I certainly don't deny that once you jump into the comments it is very clear that the information is misleading. What I instead wish for would be to preemptively warn users with a simple tag, much...

        I certainly don't deny that once you jump into the comments it is very clear that the information is misleading. What I instead wish for would be to preemptively warn users with a simple tag, much like we already do with nsfw and it's special styling, so that users click on the link fully aware of what is going on. Evidently you seem open to the idea so I won't argue further.

        2 votes
        1. Deimos
          Link Parent
          Yeah, it makes sense. I think maybe fitting it into a system kind of like reporting for topics might make the most sense, since we don't really have any way currently other than tags to add more...

          Yeah, it makes sense. I think maybe fitting it into a system kind of like reporting for topics might make the most sense, since we don't really have any way currently other than tags to add more information.

          2 votes
    2. [3]
      Death
      (edited )
      Link Parent
      This is where I miss things like Reddit's post flairs, because a "misleading" flair would be very useful both for the video or the Bloomberg article and might encourage people to look for a...

      This is where I miss things like Reddit's post flairs, because a "misleading" flair would be very useful both for the video or the Bloomberg article and might encourage people to look for a correction in the comments.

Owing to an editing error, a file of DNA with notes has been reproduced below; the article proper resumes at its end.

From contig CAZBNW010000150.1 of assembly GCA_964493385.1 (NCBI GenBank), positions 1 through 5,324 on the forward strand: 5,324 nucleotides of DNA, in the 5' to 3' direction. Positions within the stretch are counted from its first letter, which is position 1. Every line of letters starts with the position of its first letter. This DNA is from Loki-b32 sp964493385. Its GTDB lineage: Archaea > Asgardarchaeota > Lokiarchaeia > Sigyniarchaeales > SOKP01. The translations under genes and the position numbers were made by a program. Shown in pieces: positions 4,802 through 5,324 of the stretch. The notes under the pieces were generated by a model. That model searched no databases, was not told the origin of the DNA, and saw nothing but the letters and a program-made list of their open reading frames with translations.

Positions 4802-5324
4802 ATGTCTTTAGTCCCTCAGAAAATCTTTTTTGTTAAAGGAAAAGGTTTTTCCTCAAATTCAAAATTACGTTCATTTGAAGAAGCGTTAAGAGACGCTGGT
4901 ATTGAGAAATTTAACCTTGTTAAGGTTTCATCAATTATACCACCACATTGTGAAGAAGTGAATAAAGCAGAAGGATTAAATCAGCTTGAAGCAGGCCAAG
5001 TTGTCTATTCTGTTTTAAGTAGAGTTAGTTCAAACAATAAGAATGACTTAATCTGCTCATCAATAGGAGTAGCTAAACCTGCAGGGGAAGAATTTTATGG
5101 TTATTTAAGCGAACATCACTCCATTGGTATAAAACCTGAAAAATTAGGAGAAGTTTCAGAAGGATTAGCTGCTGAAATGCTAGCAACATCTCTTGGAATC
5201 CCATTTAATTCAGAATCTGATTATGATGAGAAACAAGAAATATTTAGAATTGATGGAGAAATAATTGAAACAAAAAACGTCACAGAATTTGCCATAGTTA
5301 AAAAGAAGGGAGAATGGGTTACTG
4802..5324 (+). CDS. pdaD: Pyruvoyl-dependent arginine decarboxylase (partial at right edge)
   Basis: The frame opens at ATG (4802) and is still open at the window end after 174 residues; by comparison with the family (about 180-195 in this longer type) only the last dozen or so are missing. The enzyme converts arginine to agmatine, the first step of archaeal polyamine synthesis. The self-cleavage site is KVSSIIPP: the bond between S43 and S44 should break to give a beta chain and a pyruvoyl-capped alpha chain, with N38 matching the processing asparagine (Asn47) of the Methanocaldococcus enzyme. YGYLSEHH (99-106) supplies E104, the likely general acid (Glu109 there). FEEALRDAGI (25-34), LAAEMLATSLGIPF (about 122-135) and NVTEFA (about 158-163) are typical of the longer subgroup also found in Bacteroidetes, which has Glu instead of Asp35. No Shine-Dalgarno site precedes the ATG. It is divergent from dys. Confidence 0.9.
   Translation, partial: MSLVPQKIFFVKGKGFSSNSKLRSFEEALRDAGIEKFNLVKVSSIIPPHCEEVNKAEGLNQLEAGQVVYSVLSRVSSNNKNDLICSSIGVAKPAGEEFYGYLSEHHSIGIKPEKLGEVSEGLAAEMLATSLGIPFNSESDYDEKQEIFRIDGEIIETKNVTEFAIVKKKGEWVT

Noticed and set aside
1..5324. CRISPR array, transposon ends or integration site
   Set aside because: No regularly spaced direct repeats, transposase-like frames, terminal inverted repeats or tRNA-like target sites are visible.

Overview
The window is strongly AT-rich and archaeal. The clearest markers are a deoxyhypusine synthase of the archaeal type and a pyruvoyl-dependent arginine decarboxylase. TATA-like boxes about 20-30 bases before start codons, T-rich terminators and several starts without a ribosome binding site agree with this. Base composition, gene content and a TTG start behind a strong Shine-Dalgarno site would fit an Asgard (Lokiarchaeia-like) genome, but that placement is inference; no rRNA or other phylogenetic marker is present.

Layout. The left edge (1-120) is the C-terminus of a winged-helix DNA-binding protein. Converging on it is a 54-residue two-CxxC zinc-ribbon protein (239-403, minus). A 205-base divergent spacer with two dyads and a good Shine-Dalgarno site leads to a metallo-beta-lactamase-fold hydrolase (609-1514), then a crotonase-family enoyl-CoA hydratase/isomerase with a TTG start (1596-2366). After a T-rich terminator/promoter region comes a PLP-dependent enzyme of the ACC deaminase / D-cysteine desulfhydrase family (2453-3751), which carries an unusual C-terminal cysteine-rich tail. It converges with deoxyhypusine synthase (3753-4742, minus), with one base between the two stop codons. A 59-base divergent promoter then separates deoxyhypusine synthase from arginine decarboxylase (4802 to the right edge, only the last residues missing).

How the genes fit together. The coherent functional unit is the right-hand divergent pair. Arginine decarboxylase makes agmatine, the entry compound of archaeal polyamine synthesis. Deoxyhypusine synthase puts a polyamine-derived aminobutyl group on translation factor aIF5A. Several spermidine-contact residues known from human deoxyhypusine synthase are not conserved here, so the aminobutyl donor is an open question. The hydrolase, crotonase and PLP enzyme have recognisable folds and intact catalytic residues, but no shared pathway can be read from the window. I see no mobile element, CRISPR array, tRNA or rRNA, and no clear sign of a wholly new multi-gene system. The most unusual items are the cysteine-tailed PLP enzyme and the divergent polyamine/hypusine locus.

I think it's not unreasonable to think that some users might not scroll past the first 10 links on the frontpage. I also think it's not unreasonable to think that some users will only click on the video and not read the comments.

      To the last point: this tends to vary with the type of content, but it's well known on Reddit as well that many users do not read/watch long-form material and instead immediately jump into the comment sections based on the information in the title.

      3 votes
      1. [2]
        gpl
        Link Parent
        I could see a world in which community tags become a thing, with the ability to tag a post as misleading and if a certain threshold do so it gets displayed. @Deimos, are there plans for...

        I could see a world in which community tags become a thing, with the ability to tag a post as misleading and if a certain threshold do so it gets displayed. @Deimos, are there plans for community-style tagging in the future?

        2 votes
        1. Deimos
          Link Parent
          Lots of users can already edit tags. There aren't any plans for something like "tag voting" though, no.

          Lots of users can already edit tags. There aren't any plans for something like "tag voting" though, no.

          2 votes
  3. [7]
    bhrgunatha
    Link
    Seems the elephant in the room then is: Why on earth would Huawei want Protonmail in its AppGallery?

    Seems the elephant in the room then is:
    Why on earth would Huawei want Protonmail in its AppGallery?

    3 votes
    1. spit-evil-olive-tips
      Link Parent
      Some important background information that's missing from Protonmail's explanation: Android is open-source - any device manufacturer can take the AOSP source code, customize it for their hardware,...

      Some important background information that's missing from Protonmail's explanation:

      Android is open-source - any device manufacturer can take the AOSP source code, customize it for their hardware, and ship an "Android" phone or tablet. This is for example what Cyanogenmod / LineageOS do for their custom ROMs.

      However...just running "Android" isn't sufficient. AOSP doesn't include several things, most notable of which is the Google Play Store. If you bought an "Android" phone but it didn't have Google Play or any other Google services, you'd be justifiably annoyed. There's a separate step such a manufacturer would have to do, convincing Google that their version of Android is compatible.